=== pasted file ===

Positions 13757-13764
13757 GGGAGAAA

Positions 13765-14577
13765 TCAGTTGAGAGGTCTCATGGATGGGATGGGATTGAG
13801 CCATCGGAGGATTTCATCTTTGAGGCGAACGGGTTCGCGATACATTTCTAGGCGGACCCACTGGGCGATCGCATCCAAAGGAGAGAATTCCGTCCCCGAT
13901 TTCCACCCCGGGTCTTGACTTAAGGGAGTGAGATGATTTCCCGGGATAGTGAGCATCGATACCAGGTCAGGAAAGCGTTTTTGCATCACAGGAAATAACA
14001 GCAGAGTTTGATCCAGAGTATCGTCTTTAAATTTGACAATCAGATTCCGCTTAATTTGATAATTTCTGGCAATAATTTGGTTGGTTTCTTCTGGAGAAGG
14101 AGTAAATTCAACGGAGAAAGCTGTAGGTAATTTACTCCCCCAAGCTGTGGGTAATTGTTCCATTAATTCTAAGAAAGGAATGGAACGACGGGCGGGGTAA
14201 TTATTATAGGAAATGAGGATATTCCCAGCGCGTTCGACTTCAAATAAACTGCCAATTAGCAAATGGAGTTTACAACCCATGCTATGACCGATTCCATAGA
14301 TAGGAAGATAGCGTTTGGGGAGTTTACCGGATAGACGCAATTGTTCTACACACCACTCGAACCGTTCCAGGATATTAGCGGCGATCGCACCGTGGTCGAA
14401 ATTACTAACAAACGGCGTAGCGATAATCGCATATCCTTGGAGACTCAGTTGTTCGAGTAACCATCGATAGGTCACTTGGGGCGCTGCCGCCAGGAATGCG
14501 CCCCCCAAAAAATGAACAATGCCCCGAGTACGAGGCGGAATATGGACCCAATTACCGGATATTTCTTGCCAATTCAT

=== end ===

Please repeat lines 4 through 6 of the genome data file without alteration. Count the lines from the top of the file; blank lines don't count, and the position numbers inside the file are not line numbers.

13765 TCAGTTGAGAGGTCTCATGGATGGGATGGGATTGAG
13801 CCATCGGAGGATTTCATCTTTGAGGCGAACGGGTTCGCGATACATTTCTAGGCGGACCCACTGGGCGATCGCATCCAAAGGAGAGAATTCCGTCCCCGAT
13901 TTCCACCCCGGGTCTTGACTTAAGGGAGTGAGATGATTTCCCGGGATAGTGAGCATCGATACCAGGTCAGGAAAGCGTTTTTGCATCACAGGAAATAACA